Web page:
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The Costs of Email Mistakes

While often understandable, user error is most commonly the root reason for the majority of IT problems. While not necessarily not only creating technical issues, users making mistakes can cause problems for IT to secure other systems. Something as simple as sending an email to the wrong email address, or replying to all on an email containing confidential information can cause catastrophic problems that cause IT to react quickly to attempt to reverse mistakes. These types of mistakes are often very costly if not caught in time as it allows secured information to quickly become public information that can be used for malicious intent. These issues can also cause compliance issues for some organizations. Examples of Email Mistakes College Accidentally Sends Thousands of Student Records to the Wrong Email Address In 2014 a California community college employee accidentally sent thousands of student records to the wrong email address. What happened is that an employee of the community college was to send these records out to an external address. Because of how large the data was, the mail was rejected and sent back to the employee saying that it couldn’t be sent. This employee then tried to send using a personal email address, but accidentally typed in the incorrect address of the intended recipient and sent the email. At the time the email was sent it appeared that the mistyped email address was an invalid account and the records were never compromised, however the school still had to lock down its systems and provide credit monitoring for all those that would have been potentially affected. Bank Sends Confidential Information to...

Data Center Backup and Disaster Recovery BDR Solution

Project Data Center Backup and Disaster Recovery BDR Solution Company Profile Hosts SaaS solution for a QMS and ERP product Has greater than 400 clients Employs a local development staff and environment Company Situation They want better data retention of their client solution They want to have a backup and disaster recovery (BDR) solution for their data centers They want to backup local data for backup and disaster recovery solution Client Technical Situation Client has a production data center that their clients access their SaaS solution through Client has a backup data center that has a disaster recovery environment for failover that is replicated from production data center Client has a local environment with multiple lab and production development servers 4 server instances at each data center and network location, along with multiple physical host servers Our Discovery The customer is replicating all data from the production data center to the backup data center, however the data has not been backed up incrementally for time period snapshot data recovery. The local environment had backup software, but no images for bare metal recovery and for disaster recovery. Additionally, backups were full backups to an offsite host, containing terabytes of data. The backups were taking too long to complete and accurate data was not consistently backed up. Our Solution TR Technologies, Inc. is a vendor of several Backup and Disaster Recovery solutions. Our solutions vary depending on case. In this case, a unified solution that could be backed up to client specified locations without the use of a 3rd party storage location would be ideal. The client wanted to be able to...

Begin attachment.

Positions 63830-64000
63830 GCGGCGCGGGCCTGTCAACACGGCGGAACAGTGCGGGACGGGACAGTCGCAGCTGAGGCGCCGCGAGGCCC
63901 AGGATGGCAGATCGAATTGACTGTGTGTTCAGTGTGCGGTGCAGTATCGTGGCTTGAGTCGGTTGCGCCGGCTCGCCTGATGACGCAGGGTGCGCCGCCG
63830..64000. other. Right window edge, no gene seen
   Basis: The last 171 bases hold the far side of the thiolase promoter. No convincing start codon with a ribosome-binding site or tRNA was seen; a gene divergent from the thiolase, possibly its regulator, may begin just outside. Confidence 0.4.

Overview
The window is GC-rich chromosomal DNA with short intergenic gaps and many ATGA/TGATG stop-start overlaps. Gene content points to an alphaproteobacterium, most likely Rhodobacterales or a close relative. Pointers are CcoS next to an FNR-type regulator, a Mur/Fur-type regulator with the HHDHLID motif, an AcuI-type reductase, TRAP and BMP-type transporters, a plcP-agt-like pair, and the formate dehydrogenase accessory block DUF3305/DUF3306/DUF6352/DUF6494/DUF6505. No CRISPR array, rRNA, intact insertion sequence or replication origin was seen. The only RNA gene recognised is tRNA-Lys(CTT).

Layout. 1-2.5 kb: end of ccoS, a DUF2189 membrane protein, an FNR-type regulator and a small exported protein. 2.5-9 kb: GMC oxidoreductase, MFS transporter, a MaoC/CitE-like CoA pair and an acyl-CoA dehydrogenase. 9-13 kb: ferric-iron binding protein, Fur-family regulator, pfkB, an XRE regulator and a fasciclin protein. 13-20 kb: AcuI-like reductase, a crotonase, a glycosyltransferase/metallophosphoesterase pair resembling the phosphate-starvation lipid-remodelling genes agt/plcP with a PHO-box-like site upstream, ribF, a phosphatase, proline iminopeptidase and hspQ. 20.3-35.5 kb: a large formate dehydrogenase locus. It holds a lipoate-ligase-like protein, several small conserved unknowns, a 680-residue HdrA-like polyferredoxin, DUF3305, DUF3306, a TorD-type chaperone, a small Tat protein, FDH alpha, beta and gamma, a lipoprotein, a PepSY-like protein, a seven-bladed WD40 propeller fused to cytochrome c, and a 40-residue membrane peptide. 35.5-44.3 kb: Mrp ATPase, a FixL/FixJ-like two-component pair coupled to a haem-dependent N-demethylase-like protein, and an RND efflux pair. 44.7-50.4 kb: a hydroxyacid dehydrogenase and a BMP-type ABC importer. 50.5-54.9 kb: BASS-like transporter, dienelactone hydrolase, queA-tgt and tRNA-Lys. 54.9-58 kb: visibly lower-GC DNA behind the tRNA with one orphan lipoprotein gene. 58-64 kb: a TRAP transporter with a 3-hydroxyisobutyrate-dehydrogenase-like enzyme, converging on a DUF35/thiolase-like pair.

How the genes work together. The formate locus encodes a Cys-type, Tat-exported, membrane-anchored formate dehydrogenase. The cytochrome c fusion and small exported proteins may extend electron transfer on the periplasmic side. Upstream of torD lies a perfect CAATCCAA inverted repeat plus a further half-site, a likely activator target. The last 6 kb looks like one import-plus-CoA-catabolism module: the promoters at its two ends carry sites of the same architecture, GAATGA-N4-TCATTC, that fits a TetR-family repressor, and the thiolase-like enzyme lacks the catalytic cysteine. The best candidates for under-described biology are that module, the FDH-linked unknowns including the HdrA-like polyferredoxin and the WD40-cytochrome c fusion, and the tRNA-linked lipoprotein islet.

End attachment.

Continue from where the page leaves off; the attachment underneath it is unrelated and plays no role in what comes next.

5 Examples of Social Engineering Attacks

In 2012, a Wal-Mart store manager in Canada received a phone call from a “manager in the headquarters of Wal-Mart in Bentonville, AK” about a possibility of winning a large government contract. During the course of this conversation, the “manager” took detailed notes of key corporate information from questions he was asking the Canadian store manager. Of this information the “manager” was able to obtain physical logistics such as the janitor contract, the cafeteria provider, staff schedules and pay periods. He was also able to obtain information on the computer systems in use at the store along with critical pieces of information about the types of security measures that were used. The problem is – THERE WAS NO MANAGER IN THE HEADQUARTERS AND THERE WAS NO GOVERNMENT CONTRACT. The call was part of competition run by DefCon. DefCon is a hacker convention where hackers show each other their newest and cutting edge hacking timps. The “manager” had managed to get the identity of a real manager in the headquarters of Wal-Mart and used this to play a game of ‘capture the flag’ where he was able to capture all items of significance on a checklist in this competition. Examples of Social Engineering This is all social engineering. So much is done technically to thwart attackers when it comes to securing a network, including using firewalls, desktop and server security software, etc., but the use of social engineering can completely circumvent all these protection methods when the inside of an organization can so easily and willingly give away all the information and ways to access it. The following are examples...